Marshmallow Test is A Lot of Fluff

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Article Courtesy of The Daily Beast

Judging a kid’s ability to delay gratification by whether they eat a marshmallow or not is a ridiculous way of predicting their future achievement, say Po Bronson and Ashley Merryman.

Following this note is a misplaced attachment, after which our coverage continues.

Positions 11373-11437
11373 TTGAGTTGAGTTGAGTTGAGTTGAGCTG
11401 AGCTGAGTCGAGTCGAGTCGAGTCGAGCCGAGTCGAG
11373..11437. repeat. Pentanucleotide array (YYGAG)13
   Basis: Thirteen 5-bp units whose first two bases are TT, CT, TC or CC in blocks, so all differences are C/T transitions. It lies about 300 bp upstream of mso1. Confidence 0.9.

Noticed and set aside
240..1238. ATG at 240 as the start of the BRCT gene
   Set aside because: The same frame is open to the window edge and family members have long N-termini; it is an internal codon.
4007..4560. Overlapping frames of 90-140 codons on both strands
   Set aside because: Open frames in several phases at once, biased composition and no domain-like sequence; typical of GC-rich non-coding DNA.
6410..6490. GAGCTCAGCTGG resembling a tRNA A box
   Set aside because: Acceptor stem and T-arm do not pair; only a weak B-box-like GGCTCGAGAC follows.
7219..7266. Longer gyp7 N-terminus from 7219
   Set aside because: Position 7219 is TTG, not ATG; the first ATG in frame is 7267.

No behavioral game has gained more publicity in the last year than Dr. Walter Mischel’s “marshmallow test,” an assessment of children’s impulse control. Four-year-olds are put at a table in a blank room, with a marshmallow in front of them. They’re told that if they can wait until the experimenter comes back, they’ll get two marshmallows to eat. Writing about this in The New Yorker last spring, Jonah Lehrer reported that preschoolers who waited the full 15 minutes grew into teens with SAT scores that were, on average, 215 points higher than the tots who ate the marshmallow in the first 30 seconds.

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